21. Atmospheric Deposition Estimates Combining a regression model of wetfall deposition... …with CMAQ estimates of dry deposition for the base… …and using the power of the CMAQ model for scenarios. 23

  22. Land Change Modeling at the CBP • 1980s – 1990s – simple empirical relationships • CBLCM • v1 – Sleuth • V2 –empirical relationships • V3 – Patch-based growth • Existing Lu/Lc • Topographic/Geologic data • Population Projections Probability surface

  23. Forecasted Urban Growth (2000 to 2030)

  24. Forecasted Population Growth on Sewer vs. Septic (2000 to 2030)

  25. Farmland and Forest Land Loss (2000 to 2030)

  26. Estuarine Model • 57,000 cells • sub-hour hydrodynamics • oysters • menhaden

  27. Chesapeake Bay Partnership Models Use in the TMDL

  28. Use of modeling suite in the Chesapeake TMDL Basin-wide load is 190 N and 12.7 P (MPY)

  29. Nutrient Impacts on Bay WQ

  30. Major River Basin by Jurisdiction Relative Impact on Bay Water Quality

  31. 4.5 mg/l Wastewater Loads All other sources 8 mg/l 20 percent slope Allocation Method Agreed to by Majority of Principals’ Staff Committee Members

  32. Pollution Diet by River Pollution Diet by State

  33. Chesapeake Bay WWTP +CSO Loading Trends and WIP Loads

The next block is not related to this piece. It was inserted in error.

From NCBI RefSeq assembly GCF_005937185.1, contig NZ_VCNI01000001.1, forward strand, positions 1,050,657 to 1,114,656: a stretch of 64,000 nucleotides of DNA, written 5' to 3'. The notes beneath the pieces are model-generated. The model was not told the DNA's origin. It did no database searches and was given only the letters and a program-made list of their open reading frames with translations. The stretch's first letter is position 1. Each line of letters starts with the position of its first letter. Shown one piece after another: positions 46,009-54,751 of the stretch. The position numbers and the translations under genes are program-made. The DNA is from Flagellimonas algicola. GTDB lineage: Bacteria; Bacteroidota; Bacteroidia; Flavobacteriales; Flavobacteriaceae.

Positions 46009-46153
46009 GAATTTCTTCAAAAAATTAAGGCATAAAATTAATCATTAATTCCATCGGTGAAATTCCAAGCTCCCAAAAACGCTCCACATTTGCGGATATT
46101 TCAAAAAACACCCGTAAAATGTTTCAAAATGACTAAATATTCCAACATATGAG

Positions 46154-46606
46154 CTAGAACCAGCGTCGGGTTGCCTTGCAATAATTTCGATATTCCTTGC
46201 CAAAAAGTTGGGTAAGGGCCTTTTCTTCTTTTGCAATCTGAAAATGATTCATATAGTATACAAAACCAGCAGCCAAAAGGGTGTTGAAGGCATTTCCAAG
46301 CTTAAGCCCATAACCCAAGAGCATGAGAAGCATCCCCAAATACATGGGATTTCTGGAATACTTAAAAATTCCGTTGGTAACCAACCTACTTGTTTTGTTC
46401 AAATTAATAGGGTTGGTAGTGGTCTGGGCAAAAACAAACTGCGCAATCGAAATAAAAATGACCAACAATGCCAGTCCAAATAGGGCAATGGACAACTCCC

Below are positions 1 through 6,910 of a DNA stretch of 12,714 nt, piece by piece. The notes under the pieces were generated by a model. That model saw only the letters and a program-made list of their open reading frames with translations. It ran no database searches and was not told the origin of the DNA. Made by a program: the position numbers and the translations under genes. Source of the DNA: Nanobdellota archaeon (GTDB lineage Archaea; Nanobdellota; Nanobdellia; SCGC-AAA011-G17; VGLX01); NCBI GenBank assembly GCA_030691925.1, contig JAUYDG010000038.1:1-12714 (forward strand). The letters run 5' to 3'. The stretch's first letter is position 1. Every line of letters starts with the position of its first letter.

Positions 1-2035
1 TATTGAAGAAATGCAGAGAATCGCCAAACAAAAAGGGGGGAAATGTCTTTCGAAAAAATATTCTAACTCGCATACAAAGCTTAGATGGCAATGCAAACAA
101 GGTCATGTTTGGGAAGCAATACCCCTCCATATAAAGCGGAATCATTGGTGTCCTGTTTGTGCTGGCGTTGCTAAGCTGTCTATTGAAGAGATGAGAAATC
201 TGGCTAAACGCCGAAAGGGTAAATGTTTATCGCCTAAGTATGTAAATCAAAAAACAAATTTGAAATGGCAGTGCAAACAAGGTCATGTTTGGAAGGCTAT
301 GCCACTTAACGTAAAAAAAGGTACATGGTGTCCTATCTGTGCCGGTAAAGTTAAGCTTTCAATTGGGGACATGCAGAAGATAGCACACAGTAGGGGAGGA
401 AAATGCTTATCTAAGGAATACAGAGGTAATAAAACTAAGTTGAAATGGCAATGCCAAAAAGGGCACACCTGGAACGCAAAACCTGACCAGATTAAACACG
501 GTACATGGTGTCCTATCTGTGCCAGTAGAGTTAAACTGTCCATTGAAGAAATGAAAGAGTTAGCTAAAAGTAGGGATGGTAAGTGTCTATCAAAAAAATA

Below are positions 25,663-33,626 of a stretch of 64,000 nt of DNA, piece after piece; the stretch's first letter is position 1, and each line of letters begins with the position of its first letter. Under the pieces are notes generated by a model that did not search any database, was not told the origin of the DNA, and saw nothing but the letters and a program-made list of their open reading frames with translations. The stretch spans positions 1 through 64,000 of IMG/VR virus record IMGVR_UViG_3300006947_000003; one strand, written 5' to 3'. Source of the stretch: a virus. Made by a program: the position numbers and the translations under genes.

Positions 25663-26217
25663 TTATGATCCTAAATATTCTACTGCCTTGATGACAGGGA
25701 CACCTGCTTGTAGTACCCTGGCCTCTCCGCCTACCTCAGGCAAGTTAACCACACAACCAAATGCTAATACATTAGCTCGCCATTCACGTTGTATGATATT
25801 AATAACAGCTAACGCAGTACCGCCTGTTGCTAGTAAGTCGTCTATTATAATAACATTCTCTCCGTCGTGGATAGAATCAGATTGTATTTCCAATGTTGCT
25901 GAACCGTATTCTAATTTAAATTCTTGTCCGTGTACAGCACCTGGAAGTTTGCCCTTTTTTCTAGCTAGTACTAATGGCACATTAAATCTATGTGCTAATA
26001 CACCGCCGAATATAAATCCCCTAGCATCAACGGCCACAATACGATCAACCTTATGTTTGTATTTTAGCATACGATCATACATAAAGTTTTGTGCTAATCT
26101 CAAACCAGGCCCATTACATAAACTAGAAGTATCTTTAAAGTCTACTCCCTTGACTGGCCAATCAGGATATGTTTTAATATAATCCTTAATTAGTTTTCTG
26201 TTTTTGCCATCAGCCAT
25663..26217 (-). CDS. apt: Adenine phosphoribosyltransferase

34. Wastewater + CSO TN Load Contributions Among All Sources

  35. Chesapeake Bay Septic System Nutrient Loading Trends and WIP Loads

  36. Septic System TN Load Contributions Among All Sources

  37. Septic Nitrogen Load Calculation Septic N Load (lbs/yr) at the edge of drain field = Pop *8.91586 (lbs/person, yr) *BMP Efficiency (%) Septic N Load (lbs/yr) at the edge of stream= Pop *8.91586 *BMP Efficiency (%) * Pass-through rate (%)Phosphorus is assumed to be 100% attenuated by soil.Septic BMP load reductions Connection 100%Denitrification 50%Pumping 5%

  38. Septic Nitrogen Pass-Through Rate

  39. Urban Sediment Targets Sediment load for several urban land use types were compiled for sites in the mid-Atlantic and Illinois. Langland and Cronin (2003) When plotted against ‘typical’ impervious percents for those urban land use types, the relationship is striking. By setting pervious urban at the intercept and impervious urban at the maximum, the land use division within each particular segment determines the overall load according to the above relationship.